Surf through the site and you’ll see more examples. Keep in mind what you see now is just for demo purposes. Any questions? Fire away.
Added: This page here shows most of the different widgetized areas this child theme has as options.
Disputing a property’s value in a short sale: turn a no into a go
During a short sale, there may be various obstacles, with misaligned property values ranking near the top, but it doesn’t have to be a dealbreaker!
It’s about getting your way
Were you on the debate team in high school? Were you really effective at convincing your parent or guardian to let you do things that you shouldn’t have been doing? How are your objection-handling skills? Can you flip a no into a go?
When working on short sales, there is one aspect of the process that may require those excellent negotiation or debate skills: disputing the property value. In a short sale, the short sale lender sends an appraiser or broker to the property and this individual conducts a Broker Price Opinion or an appraisal, using special forms provided by the short sale lender.
After this individual completes the Broker Price Opinion or the appraisal, he or she will return it to the short sale lender. Shortly thereafter, the short sale lender will be ready to talk about the purchase price. Will the lender accept the offer on the table or is the lender looking for more? If the lender is seeking an offer for a lot more than the one on the table, mentally prepare for the fact that you will need to conduct a value dispute.
Value Dispute Process
While each of the different short sale lenders (including Fannie Mae) has their own policies and procedures for value dispute, all these procedures have some things in common. Follow the steps below in order to conduct an effective value dispute.
- Inquire about forms. Ask your short sale lender if there are specific forms that you need to complete in order to conduct a value dispute. Obtain those forms if necessary.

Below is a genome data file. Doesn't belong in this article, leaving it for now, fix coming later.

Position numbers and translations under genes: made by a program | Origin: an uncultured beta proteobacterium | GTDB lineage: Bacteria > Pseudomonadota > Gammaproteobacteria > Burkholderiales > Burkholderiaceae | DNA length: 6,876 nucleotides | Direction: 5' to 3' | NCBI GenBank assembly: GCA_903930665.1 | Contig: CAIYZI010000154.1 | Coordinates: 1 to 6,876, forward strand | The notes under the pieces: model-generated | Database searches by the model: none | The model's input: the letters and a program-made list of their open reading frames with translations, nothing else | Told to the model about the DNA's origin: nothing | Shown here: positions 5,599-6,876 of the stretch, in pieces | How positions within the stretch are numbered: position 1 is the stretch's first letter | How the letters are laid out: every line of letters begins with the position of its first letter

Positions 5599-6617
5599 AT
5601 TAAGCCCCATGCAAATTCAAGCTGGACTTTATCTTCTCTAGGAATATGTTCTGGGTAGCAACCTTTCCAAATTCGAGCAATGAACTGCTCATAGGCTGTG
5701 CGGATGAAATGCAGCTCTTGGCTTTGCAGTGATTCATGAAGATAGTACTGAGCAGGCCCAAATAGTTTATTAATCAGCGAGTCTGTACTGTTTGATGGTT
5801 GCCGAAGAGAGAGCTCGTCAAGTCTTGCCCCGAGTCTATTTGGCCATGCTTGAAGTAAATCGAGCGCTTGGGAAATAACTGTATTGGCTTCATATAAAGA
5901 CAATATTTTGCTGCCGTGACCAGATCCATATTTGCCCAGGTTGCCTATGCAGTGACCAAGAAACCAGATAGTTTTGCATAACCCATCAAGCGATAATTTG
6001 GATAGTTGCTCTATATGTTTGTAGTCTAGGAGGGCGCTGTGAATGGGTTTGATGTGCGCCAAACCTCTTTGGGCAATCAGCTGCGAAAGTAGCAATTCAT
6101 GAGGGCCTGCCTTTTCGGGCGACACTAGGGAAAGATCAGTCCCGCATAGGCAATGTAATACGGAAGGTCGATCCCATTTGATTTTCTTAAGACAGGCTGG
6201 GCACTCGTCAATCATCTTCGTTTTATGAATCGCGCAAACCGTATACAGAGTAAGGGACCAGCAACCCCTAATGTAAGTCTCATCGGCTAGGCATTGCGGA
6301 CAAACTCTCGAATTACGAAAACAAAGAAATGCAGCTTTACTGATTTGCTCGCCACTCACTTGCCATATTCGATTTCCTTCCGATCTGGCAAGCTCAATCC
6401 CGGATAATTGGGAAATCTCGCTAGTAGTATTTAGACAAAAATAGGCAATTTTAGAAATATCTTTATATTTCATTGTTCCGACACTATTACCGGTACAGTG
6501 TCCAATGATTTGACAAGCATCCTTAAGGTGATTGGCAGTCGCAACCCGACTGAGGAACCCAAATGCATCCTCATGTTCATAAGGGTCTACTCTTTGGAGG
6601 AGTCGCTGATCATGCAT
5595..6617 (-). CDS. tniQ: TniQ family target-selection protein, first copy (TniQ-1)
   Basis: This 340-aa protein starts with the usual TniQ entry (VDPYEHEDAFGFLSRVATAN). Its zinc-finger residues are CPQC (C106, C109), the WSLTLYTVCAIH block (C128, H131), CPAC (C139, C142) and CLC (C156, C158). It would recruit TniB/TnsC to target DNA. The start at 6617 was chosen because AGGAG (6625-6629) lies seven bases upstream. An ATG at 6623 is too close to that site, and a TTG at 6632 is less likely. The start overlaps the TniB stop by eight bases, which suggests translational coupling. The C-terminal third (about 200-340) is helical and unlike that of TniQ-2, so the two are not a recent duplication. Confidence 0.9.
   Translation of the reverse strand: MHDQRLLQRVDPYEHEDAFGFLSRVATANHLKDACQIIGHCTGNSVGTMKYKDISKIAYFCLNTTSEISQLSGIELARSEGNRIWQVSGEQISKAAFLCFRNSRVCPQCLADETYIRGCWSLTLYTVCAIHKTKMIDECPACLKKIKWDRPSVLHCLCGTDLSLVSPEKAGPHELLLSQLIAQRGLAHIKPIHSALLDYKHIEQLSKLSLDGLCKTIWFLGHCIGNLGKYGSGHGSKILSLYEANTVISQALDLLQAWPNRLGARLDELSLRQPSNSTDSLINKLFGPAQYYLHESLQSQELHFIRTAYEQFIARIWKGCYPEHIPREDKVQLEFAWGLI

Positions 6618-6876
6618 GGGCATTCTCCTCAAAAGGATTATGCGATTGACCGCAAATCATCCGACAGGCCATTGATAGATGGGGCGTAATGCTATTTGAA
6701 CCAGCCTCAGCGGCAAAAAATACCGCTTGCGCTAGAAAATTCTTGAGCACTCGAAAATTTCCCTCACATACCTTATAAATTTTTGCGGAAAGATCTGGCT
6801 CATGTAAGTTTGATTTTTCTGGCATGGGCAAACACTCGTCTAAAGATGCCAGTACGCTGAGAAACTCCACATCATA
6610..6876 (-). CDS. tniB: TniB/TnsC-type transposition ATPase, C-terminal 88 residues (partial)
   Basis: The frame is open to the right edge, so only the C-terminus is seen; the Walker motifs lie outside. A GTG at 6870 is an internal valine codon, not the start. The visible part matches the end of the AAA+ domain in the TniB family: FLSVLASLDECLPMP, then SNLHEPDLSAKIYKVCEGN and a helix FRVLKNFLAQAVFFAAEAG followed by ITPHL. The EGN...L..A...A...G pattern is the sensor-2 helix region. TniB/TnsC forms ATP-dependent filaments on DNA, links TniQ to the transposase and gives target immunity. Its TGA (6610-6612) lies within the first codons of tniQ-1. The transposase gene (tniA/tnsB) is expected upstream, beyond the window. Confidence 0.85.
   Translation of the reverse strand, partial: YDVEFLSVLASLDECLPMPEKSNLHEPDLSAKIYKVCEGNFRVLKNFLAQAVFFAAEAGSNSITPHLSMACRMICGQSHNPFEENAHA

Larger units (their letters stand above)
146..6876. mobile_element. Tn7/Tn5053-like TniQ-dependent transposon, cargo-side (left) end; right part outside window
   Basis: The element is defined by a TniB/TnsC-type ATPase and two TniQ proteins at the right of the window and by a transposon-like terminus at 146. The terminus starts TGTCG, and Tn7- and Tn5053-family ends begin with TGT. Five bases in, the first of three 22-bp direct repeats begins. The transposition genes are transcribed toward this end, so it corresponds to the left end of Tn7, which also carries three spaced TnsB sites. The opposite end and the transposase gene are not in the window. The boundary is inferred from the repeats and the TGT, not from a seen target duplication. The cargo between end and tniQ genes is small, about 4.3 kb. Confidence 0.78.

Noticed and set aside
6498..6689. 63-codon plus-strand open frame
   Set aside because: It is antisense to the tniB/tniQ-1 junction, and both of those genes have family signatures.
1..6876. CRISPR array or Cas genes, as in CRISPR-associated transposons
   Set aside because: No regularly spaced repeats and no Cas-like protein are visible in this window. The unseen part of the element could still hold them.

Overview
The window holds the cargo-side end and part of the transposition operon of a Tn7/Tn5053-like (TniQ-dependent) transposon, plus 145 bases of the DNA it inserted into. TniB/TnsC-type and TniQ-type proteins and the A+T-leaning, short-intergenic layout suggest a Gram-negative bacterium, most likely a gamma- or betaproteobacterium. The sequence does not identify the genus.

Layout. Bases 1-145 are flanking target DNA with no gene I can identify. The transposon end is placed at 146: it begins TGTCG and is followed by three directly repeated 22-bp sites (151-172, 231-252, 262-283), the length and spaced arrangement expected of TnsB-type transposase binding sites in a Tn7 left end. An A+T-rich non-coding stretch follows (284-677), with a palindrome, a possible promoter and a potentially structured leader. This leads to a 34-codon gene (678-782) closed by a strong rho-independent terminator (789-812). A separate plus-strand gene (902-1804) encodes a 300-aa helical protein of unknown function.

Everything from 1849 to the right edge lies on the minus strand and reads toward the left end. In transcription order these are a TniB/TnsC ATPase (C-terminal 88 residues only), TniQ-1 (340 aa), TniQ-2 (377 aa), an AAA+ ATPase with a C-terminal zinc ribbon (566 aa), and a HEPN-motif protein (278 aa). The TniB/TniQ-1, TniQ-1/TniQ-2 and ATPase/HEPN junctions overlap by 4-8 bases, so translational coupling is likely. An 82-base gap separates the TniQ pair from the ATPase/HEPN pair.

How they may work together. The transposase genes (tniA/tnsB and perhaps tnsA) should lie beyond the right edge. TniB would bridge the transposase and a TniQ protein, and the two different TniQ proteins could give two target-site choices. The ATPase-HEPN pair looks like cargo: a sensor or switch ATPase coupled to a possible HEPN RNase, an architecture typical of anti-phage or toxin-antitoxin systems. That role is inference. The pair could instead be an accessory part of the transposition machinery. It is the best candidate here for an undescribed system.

- Gather information. Your goal is to convince the lender to accept the buyer’s offer, so you need to demonstrate that your offer is in line with the value of the property. Collect data that proves this point, such as reports from the MLS, Trulia, Zillow, or your local title company.
- Take photos. If there are parts of the property that are substandard and possibly were not revealed to the lender by the individual conducting the BPO, take photos of those items. Perhaps the kitchen has no flooring, or there is a 40-year old roof. Take photos to demonstrate these defects.
- Obtain bids. For any defects on the property, obtain a minimum of two bids from licensed contractors. For example, obtain two bids from roofers or structural engineers if necessary
- Write a report. Think back to high school English class if necessary. Write a short essay that references your information, photos, and bids, and explains how these items support your buyer’s value. This is not something that you whip up in five minutes. Spend time preparing a compelling appeal.
It is entirely possible that some lenders will not be particularly open-minded when it comes to valuation dispute. However, more times than not, an effective value dispute leads to short sale approval.
Short sale standoffs: how to avoid getting hit
The short sale process can feel a lot like a wild west standoff, but there are ways to come out victorious, so let’s talk about those methods:
What is a short sale standoff?
If you are a short sale listing agent, a short sale processor, or a short sale negotiator then you probably already know about the short sale standoff. That’s when you are processing a short sale with more than one lien holder and neither will agree to the terms offered by the other. Or… better yet, each one will not move any further in the short sale process until they see the short sale approval letter from the other lien holder.
Scenario #1 – You are processing a short sale with two different mortgage-servicing companies. Bank 1 employees tell you that they will proceed with the short sale, and they will offer Bank 2 a certain amount to release their lien. You call Bank 2 and tell them the good news. Unfortunately, the folks at Bank 2 want more money. If Bank 1 and Bank 2 do not agree, then you are in a standoff.
Scenario #2 – You are processing a short sale with two different mortgage-servicing companies. Bank 1 employees tell you that they cannot generate your approval letter until you present them with the approval letter from Bank 2. Bank 2 employees tell you the exact same thing. Clearly, in this situation, you are in a standoff.